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  • 10 Best Movie Posters of All Time

    April 04, 2024 4 min read

    In today's world of instant YouTube trailers and social media buzz, the classic movie poster retains a timeless allure. These tangible, artistic creations offer a unique snapshot of a film's essence. While some contemporary designs may lean on familiar tropes, the movie poster remains a distinctive art form with the power to ignite our imaginations and build excitement for upcoming releases.

    Thankfully, we can still appreciate the glorious movie posters of eras gone by. At Film Art Gallery, we have one of the most extensive collections of movie posters available online. Here, we present our curated selection of the ten greatest movie posters of all time, each deserving of a place on any collector's wall.

    1. Jaws (1975)

    Steven Spielberg’s “Jaws” is a classic of the genre, an epic man-versus-beast tale in which the titular villain isn’t seen until late in the runtime. In fact, part of what makes Jaws so great is that you rarely get a good look at the shark. That is, unless you look at the poster. 

    In this illustration, the toothy shark looms below an unsuspecting swimmer, while blood-red letters spell out the name of the movie. This is pretty much a perfect poster, encapsulating the plot of the movie while also creating the tension that Spielberg skilfully draws out for the duration of the film.

    2. The Empire Strikes Back (1980)

    Renowned poster artist Drew Struzan worked on a lot of the Star Wars movie posters, but “The Empire Strikes Back” was illustrated by Roger Kastel, the same artist who created the “Jaws” poster. 

    The atmospheric backdrop here sets the tone for the movie, while the main characters in the foreground have a fantastic depth of emotion that lets the audience know what they’re in for. 

    3. Pulp Fiction (1994)

    Many a film buff has this famous poster on their wall. Indeed, it’s an iconic poster depicting Uma Thurman’s Mia Wallace lazing on a bed smoking a cigarette. Quentin Tarantino’s “Pulp Fiction” is a heavily stylized movie that pays homage to the pulp magazines of the early 1900s. 

    And here’s an Easter egg: in the poster, Thurman appears to be reading a magazine that shares the movie’s name.

    4. Breakfast at Tiffany’s (1961)

    Many of Audrey Hepburn’s films have iconic posters, but few are quite as classic as “Breakfast at Tiffany’s.” The movie relies heavily on Hepburn’s performance, so it makes sense that she’s central to the poster. Her Holly Golightly character is perfectly captured by the elegant clothing, demure expression, and the cat on her shoulder.

    In the background, we see her in an embrace with her romantic lead, letting audiences in on the plot and key themes of the movie. 

    5. The Thing (1982)

    Creating a movie poster for a film about a terrifying shape-shifting creature is no easy feat. You don’t want to give too much away, and yet you need to make it clear that there is something to be afraid of. Drew Struzan’s artwork for “The Thing” fits the brief perfectly. 

    The poster depicts something ominous and human-like, with eerie lighting that encapsulates the Antarctic setting of the movie. Simply look at the poster, and you know you’re in for a nail-biter.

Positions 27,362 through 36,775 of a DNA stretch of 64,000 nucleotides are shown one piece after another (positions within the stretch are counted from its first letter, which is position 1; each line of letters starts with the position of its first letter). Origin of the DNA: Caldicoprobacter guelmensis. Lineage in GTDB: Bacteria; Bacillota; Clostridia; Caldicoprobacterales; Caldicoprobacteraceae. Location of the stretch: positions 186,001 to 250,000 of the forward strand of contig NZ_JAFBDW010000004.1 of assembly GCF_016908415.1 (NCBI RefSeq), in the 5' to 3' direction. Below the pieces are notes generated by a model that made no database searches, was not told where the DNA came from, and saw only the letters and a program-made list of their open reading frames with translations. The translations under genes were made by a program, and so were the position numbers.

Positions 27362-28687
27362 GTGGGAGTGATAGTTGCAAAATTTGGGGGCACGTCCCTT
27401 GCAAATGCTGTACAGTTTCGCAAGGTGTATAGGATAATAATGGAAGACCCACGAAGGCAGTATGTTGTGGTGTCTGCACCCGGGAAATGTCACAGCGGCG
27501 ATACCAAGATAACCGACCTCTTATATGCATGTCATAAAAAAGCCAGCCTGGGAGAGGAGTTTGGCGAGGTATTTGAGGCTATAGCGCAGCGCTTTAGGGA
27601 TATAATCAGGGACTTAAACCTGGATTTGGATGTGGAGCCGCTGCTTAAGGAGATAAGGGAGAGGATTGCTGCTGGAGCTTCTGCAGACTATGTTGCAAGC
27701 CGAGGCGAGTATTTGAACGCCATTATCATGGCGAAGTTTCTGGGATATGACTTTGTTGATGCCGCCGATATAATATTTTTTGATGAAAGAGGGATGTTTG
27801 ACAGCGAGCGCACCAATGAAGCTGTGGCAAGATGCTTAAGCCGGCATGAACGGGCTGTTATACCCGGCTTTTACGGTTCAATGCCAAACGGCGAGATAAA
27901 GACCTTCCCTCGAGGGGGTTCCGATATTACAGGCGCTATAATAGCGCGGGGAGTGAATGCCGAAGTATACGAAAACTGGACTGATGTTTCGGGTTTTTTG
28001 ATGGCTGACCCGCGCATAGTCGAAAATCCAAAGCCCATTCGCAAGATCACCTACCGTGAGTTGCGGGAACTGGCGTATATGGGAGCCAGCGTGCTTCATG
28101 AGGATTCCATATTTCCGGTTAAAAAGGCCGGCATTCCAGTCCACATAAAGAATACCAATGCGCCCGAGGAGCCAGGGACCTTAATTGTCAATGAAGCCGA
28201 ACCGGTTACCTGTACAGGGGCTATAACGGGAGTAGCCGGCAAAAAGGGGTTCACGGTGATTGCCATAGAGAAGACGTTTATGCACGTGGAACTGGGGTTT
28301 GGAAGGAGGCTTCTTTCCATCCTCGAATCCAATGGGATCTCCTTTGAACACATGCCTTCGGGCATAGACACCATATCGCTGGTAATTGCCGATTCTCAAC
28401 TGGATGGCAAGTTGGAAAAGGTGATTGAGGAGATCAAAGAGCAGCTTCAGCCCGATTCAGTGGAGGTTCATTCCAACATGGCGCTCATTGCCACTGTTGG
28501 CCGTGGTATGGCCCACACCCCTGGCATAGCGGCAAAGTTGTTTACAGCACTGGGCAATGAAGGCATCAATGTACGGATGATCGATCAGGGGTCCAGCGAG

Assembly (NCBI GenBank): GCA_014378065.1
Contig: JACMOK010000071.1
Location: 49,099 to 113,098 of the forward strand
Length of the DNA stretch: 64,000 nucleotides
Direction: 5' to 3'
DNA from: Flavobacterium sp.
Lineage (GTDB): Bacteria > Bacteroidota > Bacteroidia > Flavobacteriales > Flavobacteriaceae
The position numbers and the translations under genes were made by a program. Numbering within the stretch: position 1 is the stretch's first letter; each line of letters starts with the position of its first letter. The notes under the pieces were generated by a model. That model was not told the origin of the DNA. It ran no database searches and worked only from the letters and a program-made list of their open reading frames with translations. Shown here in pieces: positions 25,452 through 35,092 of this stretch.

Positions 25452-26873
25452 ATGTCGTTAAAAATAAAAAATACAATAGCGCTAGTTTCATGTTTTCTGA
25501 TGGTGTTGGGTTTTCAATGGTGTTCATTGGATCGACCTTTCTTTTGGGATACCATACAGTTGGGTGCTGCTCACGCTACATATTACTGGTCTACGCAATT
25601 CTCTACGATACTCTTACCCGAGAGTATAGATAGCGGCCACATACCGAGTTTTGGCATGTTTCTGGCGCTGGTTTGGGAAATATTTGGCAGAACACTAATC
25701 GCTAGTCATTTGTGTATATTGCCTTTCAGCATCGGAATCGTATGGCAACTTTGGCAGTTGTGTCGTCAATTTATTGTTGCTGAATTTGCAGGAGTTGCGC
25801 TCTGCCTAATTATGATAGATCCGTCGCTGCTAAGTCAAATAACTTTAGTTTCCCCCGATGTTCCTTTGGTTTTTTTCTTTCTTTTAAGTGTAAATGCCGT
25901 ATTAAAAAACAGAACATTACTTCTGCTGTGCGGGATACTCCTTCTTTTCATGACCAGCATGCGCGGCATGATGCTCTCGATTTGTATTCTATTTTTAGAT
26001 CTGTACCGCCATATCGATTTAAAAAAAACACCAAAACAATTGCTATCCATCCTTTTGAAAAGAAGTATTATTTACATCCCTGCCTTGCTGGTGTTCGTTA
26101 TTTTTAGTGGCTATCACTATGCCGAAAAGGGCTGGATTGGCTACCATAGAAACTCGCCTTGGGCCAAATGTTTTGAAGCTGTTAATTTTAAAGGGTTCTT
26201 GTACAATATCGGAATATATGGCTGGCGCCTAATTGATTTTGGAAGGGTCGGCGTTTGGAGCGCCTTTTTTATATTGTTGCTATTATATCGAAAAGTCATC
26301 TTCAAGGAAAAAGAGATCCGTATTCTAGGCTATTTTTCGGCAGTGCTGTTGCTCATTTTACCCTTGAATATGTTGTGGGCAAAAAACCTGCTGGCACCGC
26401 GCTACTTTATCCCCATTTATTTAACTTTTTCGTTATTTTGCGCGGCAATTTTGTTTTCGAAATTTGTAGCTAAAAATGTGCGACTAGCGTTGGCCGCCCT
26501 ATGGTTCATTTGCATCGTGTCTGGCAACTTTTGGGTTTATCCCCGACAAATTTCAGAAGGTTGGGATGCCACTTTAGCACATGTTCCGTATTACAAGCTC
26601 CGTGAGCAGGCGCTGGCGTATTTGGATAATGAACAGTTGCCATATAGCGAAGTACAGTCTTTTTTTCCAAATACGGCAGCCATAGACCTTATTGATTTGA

6. A Clockwork Orange (1971)

    A Clockwork Orange” is a harrowing and often violent film, but with such complex themes, it’s hard to distill this film into a poster. 

    The imagery on the poster is quite disturbing, with a semi-nude woman, an eyeball, and the main character brandishing a dangerous weapon. Certainly, the themes of violence and sexual content are quite clear. The contrast of black and bright orange on a white background foreshadows some of the visuals in the film. It’s also a classic for any Stanley Kubrick movie, with the director favoring a lot of white space in his promotional posters.

    7. Anatomy of a Murder (1959)

    The poster for “Anatomy of a Murder” mirrors the movie’s title sequence. This is a fantastic example of a minimalist poster that tells so much with so little.

    The cartoonish shape of a corpse on a stark background sums up the movie well–there are many complex parts that fit together to make a whole. The bright background itself makes this poster easy to recognize, too, which makes it a classic.

    8. Star Wars Episode I: The Phantom Menace (1999)

    We simply had to include another Star Wars poster on this list because the imagery for “Episode I: The Phantom Menace” is a true lesson in skilled poster design. As a prequel, the audience already knows some of what’s to come. So, depicting Anakin’s child form in front of Darth Vader’s shadow was a genius move. 

    9. The Godfather (1972)

    Marlon Brando’s Don Corleone is a formidable figure on the poster for “The Godfather.” The figure, outlined in red, fades into a black background, painting a deeply atmospheric image that sets the tone for this gritty classic film.

    A nice touch is that the poster features the puppeteer logo from the book cover, designed by S. Neil Fujita, paying homage to the source material.

    10. Airplane! (1980)

    A lot of the best movie posters are romantic, sci-fi, or dramas where the designer captures the emotions of the characters. To that end, there are few comedy posters quite as iconic as that of “Airplane!” 

    This poster is a genius nod to the movie’s insane satire, depicting a Boeing 707 tied into a knot. Robert Grossman’s work is deserving of the classic movie poster title, if not only for its slogan, “Thank God it’s only a motion picture!”

    Elevate Your Collection

    At Film Art Gallery, we offer a curated selection of the finest movie posters from across the decades. Browse our extensive collection to discover timeless treasures that celebrate the magic of cinema. Browse our full collection

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